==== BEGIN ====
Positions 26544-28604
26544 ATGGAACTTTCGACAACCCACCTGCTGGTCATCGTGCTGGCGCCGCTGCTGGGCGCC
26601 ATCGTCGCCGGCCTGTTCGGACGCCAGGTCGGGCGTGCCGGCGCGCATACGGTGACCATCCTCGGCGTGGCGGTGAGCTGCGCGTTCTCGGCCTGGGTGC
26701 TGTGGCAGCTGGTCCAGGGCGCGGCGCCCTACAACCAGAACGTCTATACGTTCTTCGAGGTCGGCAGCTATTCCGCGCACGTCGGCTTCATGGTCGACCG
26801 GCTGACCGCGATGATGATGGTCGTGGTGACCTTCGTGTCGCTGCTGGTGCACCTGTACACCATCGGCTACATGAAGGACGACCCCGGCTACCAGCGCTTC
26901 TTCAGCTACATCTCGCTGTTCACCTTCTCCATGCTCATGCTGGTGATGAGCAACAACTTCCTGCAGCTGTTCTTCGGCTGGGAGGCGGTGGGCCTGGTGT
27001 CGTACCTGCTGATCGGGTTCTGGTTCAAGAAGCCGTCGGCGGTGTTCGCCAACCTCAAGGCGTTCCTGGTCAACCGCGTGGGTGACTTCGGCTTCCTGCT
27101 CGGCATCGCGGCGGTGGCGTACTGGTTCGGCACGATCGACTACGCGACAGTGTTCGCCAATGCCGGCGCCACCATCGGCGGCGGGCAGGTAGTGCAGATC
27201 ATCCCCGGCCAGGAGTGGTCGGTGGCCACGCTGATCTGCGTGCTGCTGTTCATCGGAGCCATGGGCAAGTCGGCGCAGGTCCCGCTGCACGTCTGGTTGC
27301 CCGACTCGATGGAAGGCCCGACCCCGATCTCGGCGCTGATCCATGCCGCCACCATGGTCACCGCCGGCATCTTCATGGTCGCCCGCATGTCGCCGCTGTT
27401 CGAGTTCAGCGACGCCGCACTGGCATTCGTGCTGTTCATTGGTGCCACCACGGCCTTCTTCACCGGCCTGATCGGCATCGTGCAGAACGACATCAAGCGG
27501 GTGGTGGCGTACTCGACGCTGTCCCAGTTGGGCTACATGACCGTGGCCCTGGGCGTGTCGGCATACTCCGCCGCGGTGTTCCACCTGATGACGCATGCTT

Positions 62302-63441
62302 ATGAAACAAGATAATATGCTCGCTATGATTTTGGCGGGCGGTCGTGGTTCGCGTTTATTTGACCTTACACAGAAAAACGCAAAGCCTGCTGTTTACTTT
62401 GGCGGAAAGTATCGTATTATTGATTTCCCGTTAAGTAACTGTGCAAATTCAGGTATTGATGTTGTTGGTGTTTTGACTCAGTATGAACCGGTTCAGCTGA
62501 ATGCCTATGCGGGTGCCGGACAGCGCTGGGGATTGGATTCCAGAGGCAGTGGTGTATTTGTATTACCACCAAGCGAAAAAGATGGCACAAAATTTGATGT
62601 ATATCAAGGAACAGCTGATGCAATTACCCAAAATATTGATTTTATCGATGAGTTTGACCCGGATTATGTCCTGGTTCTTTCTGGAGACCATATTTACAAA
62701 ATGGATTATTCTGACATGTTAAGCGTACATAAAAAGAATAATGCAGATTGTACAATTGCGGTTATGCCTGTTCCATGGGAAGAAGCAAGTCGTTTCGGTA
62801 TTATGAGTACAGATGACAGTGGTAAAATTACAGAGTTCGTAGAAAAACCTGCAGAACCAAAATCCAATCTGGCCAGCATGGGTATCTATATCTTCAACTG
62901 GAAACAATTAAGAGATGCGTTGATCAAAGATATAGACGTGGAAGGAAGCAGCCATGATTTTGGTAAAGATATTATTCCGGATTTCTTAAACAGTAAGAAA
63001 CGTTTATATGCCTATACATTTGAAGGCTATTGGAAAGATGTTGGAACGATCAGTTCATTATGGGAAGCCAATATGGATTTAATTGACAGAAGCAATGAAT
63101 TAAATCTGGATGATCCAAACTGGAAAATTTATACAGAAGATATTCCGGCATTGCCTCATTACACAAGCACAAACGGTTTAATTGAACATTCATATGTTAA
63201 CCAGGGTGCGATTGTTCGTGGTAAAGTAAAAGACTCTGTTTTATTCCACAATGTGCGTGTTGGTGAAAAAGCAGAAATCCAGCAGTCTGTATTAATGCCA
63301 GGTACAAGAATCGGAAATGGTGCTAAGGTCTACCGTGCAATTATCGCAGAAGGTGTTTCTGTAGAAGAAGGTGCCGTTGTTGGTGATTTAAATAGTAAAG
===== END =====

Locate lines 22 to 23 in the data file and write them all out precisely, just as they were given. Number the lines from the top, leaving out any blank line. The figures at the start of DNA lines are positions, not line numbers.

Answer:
63101 TAAATCTGGATGATCCAAACTGGAAAATTTATACAGAAGATATTCCGGCATTGCCTCATTACACAAGCACAAACGGTTTAATTGAACATTCATATGTTAA
63201 CCAGGGTGCGATTGTTCGTGGTAAAGTAAAAGACTCTGTTTTATTCCACAATGTGCGTGTTGGTGAAAAAGCAGAAATCCAGCAGTCTGTATTAATGCCA